The Center for Climate and Energy Solutions has released a report regarding progress towards reducing greenhouse gas (GHG) emissions in the U.S. The report provides an overview of GHG emission trends since 2005 indicating that improved vehicle efficiency along with other policy-related factors have contributed to emissions reductions. The report also examines projected emissions for 2025 that illustrate a reduction in carbon dioxide (CO2) emissions and non-CO2 emissions due to ongoing city and business efforts and land and energy usage. Efforts that are already underway to reduce emissions also are highlighted, including carbon pricing legislation and technological advances. The report reveals that states and cities can curtail U.S. GHG emissions, even in the absence of federal regulations. For more information, link to the report. (September 2017)

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Agency Awards $22 Million to Increase Production of Macroalgae

The Department of Energy, Advanced Research Projects Agency-Energy, has awarded $22 million to 18 projects to increase production of macroalgae as part of the Macroalgae Research Inspiring Novel Energy Resources (MARINER) Program. Macroalgae can be used for transportation fuels without competing with food crops for land and water. The University of Alaska Fairbanks was selected to develop scale model farms capable of cost effectively producing sugar kelp, a type of seaweed. The University of Southern Mississippi also was selected to create a semi-autonomous enclosure to contain fields of free-floating Sargassum mats. For more information, link to the announcement. (9-19-17)

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DOE Analyzes Production of Renewable Natural Gas for Vehicles

The Department of Energy has released a case study concerning the transformation of food waste into renewable compressed natural gas (R-CNG) to fuel vehicles. The study highlights the joint efforts of Atlas Disposal Industries and CleanWorld, both of California, to create a closed-loop system for conversion of food waste to vehicle fuels. The study addresses the financial benefits, existing infrastructure for natural gas vehicles, and the energy security, climate, and health benefits. In addition, the study describes the federal and state policy incentives that were provided to drive the project to completion. It indicates that production of R-CNG provides a net-carbon-negative fuel. For more information, link to the study. (9-16-17)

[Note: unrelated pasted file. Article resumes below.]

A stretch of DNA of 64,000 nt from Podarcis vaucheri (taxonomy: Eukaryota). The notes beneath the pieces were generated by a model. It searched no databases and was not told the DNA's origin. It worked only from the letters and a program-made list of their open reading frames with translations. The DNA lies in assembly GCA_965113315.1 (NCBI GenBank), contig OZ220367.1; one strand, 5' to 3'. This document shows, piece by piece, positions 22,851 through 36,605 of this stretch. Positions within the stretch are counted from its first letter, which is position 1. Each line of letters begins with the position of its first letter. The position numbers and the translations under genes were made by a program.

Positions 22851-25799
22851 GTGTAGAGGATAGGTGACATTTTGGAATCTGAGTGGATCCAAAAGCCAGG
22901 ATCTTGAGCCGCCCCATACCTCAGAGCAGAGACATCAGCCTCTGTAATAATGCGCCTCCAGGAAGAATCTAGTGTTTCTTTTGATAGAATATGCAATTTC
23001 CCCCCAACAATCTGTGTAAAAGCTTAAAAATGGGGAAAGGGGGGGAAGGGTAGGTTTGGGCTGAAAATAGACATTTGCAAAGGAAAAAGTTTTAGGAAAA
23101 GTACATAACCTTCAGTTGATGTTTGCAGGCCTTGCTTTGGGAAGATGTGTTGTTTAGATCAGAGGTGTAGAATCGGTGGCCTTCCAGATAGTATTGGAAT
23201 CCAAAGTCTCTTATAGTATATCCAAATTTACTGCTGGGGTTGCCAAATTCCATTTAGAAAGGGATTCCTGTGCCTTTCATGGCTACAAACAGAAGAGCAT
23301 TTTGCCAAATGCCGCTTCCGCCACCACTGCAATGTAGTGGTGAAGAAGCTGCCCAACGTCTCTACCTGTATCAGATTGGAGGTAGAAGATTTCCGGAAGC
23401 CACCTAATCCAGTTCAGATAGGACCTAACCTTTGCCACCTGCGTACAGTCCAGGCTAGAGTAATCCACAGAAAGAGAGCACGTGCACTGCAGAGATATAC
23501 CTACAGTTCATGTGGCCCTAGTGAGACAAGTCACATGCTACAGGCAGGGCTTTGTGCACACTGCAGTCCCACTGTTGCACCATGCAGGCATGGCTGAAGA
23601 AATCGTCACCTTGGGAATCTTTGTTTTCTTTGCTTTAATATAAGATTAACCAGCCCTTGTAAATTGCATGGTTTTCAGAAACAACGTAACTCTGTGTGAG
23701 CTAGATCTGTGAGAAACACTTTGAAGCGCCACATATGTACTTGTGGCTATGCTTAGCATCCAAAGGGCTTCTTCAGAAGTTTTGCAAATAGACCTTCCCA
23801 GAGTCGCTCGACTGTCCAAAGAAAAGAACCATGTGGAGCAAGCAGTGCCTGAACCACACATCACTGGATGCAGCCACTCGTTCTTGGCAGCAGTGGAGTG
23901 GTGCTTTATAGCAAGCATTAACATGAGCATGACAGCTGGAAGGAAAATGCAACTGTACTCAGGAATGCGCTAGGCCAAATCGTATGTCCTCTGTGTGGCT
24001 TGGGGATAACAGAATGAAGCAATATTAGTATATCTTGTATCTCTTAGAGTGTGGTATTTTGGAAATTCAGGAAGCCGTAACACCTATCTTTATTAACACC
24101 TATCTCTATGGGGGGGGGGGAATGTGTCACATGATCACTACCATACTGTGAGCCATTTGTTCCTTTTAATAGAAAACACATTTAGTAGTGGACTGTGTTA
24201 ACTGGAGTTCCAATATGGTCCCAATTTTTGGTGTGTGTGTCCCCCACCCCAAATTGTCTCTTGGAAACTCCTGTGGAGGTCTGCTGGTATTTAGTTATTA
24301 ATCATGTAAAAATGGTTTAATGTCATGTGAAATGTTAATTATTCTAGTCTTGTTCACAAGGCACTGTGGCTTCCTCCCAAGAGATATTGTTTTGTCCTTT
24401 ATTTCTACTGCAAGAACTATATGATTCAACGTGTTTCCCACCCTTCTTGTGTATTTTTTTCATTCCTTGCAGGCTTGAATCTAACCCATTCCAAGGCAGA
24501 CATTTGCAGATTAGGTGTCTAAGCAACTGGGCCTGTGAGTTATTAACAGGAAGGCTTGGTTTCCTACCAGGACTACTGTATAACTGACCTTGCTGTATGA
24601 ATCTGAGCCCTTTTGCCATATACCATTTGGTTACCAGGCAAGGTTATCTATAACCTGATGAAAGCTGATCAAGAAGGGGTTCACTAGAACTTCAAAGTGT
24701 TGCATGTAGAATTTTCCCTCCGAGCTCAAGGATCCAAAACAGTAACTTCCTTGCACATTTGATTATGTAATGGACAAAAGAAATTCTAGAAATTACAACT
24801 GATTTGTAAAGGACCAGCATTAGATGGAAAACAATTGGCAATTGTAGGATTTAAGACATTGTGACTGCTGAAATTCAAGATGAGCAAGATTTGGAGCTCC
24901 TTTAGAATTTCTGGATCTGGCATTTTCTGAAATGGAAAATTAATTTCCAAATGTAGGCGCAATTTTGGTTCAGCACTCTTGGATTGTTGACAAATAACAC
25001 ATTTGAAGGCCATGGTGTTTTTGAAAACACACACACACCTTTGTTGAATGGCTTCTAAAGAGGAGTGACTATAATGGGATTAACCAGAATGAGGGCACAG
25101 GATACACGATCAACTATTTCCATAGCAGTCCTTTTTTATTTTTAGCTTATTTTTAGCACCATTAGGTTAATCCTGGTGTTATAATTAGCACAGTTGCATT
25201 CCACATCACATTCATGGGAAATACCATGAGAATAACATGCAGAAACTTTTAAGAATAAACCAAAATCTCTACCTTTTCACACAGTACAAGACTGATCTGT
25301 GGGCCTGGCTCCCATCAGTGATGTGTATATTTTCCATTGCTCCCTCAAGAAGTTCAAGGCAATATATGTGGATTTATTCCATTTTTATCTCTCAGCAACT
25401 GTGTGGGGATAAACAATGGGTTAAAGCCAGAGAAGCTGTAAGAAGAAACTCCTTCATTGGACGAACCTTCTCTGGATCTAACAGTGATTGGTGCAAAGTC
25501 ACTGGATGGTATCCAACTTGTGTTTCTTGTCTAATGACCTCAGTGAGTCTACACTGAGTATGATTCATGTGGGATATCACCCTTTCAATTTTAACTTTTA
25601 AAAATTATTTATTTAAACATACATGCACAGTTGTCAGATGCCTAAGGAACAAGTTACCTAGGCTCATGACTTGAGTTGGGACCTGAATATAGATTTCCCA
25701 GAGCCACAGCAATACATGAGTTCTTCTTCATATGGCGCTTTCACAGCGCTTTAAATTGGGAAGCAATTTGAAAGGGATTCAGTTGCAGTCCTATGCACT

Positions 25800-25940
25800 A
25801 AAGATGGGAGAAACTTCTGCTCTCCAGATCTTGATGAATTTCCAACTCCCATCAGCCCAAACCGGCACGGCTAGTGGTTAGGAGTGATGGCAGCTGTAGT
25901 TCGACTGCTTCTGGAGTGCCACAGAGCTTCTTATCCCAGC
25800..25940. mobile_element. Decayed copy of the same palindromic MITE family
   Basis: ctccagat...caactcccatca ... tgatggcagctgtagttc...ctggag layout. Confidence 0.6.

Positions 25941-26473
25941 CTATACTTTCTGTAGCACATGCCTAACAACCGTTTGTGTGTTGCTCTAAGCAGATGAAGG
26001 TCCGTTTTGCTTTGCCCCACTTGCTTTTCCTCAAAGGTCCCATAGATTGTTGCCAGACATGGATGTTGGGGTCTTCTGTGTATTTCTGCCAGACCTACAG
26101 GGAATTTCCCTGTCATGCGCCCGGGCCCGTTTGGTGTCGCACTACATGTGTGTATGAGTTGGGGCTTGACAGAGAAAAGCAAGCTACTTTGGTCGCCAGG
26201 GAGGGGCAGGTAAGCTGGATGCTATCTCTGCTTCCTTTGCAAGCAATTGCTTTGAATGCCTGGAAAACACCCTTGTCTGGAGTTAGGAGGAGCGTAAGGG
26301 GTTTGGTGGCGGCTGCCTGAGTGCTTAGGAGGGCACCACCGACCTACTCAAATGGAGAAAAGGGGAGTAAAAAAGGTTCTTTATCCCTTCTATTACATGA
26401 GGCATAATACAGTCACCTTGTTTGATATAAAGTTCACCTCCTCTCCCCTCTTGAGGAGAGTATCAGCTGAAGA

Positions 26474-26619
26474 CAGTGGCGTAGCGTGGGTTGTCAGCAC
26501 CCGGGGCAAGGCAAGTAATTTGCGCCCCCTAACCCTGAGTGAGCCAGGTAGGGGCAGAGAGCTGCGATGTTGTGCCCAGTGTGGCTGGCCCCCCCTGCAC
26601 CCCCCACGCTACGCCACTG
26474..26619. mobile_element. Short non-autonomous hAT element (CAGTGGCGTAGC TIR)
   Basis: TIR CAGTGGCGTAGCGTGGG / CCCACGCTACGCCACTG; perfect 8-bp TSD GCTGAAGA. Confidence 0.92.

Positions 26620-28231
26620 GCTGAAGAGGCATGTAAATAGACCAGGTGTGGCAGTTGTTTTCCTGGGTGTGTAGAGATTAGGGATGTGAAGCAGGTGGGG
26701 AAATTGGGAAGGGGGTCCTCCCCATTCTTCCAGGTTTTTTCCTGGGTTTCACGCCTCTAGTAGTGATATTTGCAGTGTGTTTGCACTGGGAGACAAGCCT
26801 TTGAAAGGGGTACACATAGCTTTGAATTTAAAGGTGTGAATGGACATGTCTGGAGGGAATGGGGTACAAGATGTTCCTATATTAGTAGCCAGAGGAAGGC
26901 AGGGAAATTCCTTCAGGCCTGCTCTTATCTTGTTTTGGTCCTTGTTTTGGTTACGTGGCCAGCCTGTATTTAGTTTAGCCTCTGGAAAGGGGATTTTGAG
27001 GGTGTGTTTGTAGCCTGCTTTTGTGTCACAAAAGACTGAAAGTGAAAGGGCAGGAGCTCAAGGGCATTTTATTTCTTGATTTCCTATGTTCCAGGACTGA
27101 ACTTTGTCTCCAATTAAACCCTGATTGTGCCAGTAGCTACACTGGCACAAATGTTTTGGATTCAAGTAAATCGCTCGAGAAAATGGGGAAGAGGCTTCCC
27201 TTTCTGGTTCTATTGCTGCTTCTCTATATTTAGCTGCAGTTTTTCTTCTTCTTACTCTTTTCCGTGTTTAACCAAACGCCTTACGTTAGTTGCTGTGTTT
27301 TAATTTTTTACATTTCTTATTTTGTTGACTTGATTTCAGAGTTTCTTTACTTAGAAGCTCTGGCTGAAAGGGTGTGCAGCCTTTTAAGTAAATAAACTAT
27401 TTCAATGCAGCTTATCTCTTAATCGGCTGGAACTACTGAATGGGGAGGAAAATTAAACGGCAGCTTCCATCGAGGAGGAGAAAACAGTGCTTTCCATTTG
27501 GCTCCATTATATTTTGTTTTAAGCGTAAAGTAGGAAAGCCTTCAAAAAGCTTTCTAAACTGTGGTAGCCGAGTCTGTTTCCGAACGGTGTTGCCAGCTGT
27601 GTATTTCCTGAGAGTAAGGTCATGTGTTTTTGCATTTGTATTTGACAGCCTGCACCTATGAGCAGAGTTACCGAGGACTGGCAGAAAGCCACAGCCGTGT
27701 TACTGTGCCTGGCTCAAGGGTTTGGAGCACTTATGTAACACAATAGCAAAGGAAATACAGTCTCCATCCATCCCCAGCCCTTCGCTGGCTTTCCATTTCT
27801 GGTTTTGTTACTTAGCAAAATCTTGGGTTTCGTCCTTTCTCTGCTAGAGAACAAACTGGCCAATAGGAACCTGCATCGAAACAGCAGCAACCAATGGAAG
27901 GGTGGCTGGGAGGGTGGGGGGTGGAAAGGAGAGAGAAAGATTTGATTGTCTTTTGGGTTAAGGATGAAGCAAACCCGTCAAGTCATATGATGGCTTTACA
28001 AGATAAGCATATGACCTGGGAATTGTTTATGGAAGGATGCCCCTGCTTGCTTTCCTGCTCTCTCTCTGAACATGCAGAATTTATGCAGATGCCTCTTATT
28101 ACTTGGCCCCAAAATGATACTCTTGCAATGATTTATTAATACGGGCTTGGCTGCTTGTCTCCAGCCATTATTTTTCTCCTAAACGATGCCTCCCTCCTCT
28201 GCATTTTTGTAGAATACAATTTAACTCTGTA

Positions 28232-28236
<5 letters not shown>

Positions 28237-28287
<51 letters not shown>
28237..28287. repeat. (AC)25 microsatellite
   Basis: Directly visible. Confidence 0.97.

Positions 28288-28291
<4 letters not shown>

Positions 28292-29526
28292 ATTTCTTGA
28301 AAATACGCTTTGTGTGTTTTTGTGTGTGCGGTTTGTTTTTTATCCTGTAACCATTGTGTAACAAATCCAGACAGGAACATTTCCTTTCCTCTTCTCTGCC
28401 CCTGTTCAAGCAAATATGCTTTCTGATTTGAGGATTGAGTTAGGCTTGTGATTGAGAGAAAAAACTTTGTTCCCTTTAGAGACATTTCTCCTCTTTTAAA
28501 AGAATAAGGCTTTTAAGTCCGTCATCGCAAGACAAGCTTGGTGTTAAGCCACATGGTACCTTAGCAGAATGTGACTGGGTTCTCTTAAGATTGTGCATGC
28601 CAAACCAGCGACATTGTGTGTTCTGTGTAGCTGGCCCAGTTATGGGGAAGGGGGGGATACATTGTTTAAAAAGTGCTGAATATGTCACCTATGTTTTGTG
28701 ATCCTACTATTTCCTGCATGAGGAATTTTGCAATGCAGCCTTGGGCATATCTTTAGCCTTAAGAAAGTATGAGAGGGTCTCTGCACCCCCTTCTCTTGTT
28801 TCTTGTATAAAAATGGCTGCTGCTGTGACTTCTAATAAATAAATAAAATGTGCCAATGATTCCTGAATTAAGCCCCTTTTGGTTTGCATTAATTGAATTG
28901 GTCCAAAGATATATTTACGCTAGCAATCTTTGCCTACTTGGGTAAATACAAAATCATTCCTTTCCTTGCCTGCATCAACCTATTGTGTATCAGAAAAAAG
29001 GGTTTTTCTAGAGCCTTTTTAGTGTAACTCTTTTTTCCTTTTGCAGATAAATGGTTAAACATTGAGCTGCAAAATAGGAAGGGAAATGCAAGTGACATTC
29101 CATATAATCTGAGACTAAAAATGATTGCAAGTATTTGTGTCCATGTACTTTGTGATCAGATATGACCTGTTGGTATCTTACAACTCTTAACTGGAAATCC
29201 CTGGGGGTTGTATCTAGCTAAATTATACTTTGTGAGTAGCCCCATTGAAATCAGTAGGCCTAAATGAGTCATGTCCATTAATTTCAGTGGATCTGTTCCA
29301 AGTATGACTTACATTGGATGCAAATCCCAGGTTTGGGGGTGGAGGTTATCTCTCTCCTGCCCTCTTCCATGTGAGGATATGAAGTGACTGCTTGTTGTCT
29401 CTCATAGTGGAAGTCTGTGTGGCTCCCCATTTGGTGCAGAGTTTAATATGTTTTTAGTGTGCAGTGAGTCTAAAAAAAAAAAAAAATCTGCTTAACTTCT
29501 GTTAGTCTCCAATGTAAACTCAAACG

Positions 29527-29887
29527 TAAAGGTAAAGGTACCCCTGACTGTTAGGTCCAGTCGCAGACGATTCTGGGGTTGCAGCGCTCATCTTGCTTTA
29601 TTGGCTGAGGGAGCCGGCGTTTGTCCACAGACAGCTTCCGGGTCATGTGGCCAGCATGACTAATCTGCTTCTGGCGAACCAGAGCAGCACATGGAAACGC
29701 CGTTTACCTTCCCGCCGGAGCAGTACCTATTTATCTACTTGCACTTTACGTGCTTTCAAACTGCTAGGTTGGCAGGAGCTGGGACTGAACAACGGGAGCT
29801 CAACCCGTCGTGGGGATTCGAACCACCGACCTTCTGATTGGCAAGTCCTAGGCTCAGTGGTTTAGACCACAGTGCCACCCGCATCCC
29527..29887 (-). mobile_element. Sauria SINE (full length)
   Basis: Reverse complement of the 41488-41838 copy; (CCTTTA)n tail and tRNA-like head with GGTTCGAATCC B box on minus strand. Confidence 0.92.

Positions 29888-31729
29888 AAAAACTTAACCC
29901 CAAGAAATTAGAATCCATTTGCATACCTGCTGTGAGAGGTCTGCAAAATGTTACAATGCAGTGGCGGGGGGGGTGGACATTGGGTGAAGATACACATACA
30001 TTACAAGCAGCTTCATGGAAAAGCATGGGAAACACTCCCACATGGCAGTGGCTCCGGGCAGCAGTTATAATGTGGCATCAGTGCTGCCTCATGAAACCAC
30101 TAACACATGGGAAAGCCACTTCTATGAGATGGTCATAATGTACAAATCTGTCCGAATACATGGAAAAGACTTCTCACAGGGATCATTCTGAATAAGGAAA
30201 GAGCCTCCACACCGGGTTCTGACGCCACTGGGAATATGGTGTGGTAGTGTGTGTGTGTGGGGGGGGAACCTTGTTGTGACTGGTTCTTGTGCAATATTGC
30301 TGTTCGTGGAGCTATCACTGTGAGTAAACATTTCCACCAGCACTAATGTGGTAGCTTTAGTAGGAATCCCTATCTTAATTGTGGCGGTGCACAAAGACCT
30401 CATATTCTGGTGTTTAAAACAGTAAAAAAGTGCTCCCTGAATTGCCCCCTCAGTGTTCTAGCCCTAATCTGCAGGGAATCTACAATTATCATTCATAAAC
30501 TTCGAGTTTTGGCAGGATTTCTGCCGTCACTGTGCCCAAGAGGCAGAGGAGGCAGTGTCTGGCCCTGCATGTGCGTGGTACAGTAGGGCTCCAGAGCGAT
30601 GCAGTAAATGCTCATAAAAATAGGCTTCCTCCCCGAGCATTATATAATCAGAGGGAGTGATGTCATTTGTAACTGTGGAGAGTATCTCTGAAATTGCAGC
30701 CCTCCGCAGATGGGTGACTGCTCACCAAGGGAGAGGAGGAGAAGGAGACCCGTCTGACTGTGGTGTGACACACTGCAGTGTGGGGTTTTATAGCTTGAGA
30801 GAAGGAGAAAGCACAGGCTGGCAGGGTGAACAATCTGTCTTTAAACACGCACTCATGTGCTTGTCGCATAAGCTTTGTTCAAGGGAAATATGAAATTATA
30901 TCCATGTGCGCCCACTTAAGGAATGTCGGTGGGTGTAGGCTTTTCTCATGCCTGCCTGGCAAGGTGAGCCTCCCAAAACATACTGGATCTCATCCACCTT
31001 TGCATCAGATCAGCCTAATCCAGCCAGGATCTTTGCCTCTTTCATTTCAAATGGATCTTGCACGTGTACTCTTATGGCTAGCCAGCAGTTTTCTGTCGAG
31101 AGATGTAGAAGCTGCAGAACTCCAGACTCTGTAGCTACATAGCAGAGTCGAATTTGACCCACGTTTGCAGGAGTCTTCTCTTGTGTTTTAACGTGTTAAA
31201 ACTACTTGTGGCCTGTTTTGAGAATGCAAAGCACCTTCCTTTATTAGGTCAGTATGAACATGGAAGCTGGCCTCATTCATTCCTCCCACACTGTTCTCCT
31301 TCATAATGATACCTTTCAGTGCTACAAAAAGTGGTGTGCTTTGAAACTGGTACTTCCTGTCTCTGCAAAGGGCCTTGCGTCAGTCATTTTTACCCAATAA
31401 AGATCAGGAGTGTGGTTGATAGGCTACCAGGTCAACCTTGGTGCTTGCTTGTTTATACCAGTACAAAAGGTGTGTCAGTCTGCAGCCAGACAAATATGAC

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Report Issued on Renewable Energy in Highway Rights of Way Peer Exchange

The Federal Highway Administration has released a report on a peer exchange concerning approaches to accommodate renewable energy technologies in highway rights-of-way. The peer exchange, held in July 2017, included presentations regarding federal regulatory requirements for alternative uses of highway rights-of-way. The exchange also included presentations from state departments of transportation regarding the use of solar panels along I-90 in Massachusetts and the regulatory challenges for Maryland to expand use of renewable energy in rights-of-way. The peer exchange indicated that most projects are funded via public-private partnerships and that state incentives such as net metering programs play an important role. For more information, link to the report. (9-14-17)